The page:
Everyone is talking about tight credit, greedy capitalists, overpaid CEO’s and a real-estate market that’s starting to crash yet again as the reasons that the recovery may falter. While four months ago I fully believed that a double-dip recession was guaranteed, the risk is still there and has as much to do with something no one is talking about: Americans are getting frugal.
In October “Going Galt Without Realizing It“, we discussed some of the drivers for Americans putting more into savings, using cash instead of credit, and reducing their debt loads. Now, First Command Financial published its financial behaviors index that gives statistical reality to our analysis. What no one is talking about is why this is so important to understanding a stagnation or retrenchment in the U.S. economy.
America operates on a fractional reserve basis. In over-simplified terms, the central bank loans 3 banks $10 each. The rules allow each of those three banks to loan $100 against that original $10. That’s $270 of money out of thin air. Just figure that those banks loan money to other banks and how that could exponentially create dollars from nothing – money is getting created out of thin air at each step. This creates inflationary pressure – as more money gets created each dollar increasingly loses value and purchasing power. That’s the part everyone has been talking about. The more money the Fed pushes out the door, the more inflationary pressure should result.
What no one is considering is what happens if no one bothers to borrow the money? That original ten bucks.. stays $10. The additional $270 never shows up. That’s $270 that never makes it into the economy. This counteracts the Fed’s inflationary money-printing by not allowing the fractional part of the reserve system to have as much of an effect.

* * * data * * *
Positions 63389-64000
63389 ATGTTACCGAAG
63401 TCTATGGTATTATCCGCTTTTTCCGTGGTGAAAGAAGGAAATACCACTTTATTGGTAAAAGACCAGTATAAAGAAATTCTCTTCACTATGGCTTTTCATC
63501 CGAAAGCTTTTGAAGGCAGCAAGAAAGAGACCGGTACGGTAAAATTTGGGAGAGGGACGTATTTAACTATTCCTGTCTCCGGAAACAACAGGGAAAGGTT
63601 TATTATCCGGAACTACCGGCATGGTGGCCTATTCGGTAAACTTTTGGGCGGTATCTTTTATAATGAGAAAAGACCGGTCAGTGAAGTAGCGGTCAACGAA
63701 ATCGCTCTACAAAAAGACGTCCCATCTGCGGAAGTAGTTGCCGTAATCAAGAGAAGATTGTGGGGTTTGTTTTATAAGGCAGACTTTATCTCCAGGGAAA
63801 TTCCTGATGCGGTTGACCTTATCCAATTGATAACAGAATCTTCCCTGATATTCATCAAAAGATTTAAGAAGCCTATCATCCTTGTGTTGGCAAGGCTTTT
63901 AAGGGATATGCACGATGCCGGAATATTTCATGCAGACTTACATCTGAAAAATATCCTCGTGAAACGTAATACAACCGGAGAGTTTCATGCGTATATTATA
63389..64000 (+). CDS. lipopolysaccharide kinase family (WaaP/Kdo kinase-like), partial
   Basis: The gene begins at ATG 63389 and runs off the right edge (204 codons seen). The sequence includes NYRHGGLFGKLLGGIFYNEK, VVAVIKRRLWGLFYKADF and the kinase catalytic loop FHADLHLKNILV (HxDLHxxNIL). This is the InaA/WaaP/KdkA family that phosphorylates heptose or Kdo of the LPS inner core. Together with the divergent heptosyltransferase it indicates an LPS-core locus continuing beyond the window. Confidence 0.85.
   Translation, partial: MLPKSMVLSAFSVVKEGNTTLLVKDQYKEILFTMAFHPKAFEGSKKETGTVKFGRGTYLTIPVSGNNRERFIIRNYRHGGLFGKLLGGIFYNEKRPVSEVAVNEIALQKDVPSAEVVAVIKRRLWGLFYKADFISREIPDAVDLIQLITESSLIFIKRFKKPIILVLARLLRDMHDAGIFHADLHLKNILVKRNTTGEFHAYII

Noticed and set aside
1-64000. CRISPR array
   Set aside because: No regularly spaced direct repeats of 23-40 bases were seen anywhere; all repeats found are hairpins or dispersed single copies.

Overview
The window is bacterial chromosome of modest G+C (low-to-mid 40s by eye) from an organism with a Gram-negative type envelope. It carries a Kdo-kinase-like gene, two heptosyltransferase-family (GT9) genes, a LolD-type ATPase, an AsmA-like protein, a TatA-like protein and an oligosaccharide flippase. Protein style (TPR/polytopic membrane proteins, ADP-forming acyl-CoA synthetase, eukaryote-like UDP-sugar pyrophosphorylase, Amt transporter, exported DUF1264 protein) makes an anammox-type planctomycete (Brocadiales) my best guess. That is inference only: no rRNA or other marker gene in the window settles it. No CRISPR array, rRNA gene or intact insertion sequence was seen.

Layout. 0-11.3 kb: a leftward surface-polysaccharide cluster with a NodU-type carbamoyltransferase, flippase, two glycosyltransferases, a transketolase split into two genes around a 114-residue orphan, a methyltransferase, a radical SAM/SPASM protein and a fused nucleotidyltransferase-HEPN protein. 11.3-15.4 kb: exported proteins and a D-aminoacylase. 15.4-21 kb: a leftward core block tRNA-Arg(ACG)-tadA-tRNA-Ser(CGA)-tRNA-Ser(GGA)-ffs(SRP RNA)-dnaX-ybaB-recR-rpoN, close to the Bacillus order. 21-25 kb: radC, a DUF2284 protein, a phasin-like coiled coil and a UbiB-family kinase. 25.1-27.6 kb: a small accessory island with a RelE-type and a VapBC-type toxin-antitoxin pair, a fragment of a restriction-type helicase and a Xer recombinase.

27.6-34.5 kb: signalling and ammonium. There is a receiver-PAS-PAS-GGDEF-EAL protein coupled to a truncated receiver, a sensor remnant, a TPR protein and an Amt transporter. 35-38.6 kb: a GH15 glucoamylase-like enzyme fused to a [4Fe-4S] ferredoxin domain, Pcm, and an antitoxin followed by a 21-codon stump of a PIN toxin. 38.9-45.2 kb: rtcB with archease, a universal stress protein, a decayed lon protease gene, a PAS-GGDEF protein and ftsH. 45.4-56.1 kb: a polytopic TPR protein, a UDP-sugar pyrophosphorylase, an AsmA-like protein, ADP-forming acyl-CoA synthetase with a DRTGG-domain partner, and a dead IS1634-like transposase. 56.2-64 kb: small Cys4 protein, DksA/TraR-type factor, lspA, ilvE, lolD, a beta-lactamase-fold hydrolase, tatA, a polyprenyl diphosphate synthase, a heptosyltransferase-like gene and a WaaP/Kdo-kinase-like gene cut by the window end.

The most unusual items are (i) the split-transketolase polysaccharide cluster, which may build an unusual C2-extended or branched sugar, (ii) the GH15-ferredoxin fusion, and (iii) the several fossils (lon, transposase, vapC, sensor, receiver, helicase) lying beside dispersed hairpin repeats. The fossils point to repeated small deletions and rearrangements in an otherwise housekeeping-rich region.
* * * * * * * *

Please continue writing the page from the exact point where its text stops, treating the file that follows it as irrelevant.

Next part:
To be fair, frugal Americans aren’t the only cause. Credit card companies are becoming more strict with applications and lowering credit limits, banks aren’t lending as freely, home equity has become non-existing for up to 25% of home owners who are now under water on their mortgages. Credit is becoming less used both due to supply and demand. The result: deflationary pressure.
So why aren’t we seeing massive deflation? We are, it’s just masked by a dollar being weakened by poor monetary policy (inflationary pressure) and rising food and energy prices (actual inflation due partly to the weak dollar).
Eventually one of these two monetary influences will win out. One of the two will give in first, the question is which. Will the Federal Reserve Board roll back it’s loose monetary policy first or will Americans give up on being debt-free. If the Fed tightens and Americans continue to take on less debt, deflation is a real possibility. If Americans give up the whole Galt thing and go back to deficit spending on cars, TVs and the like and the Fed remains loose, we could see serious inflation.
Which way it goes depends on the tug-of-war between monetary policy governance and the character of the American consumer. When the Fed talks about carefully unwinding stimulus efforts, they are talking about this interesting relationship between the American borrower and the reserve’s monetary policy.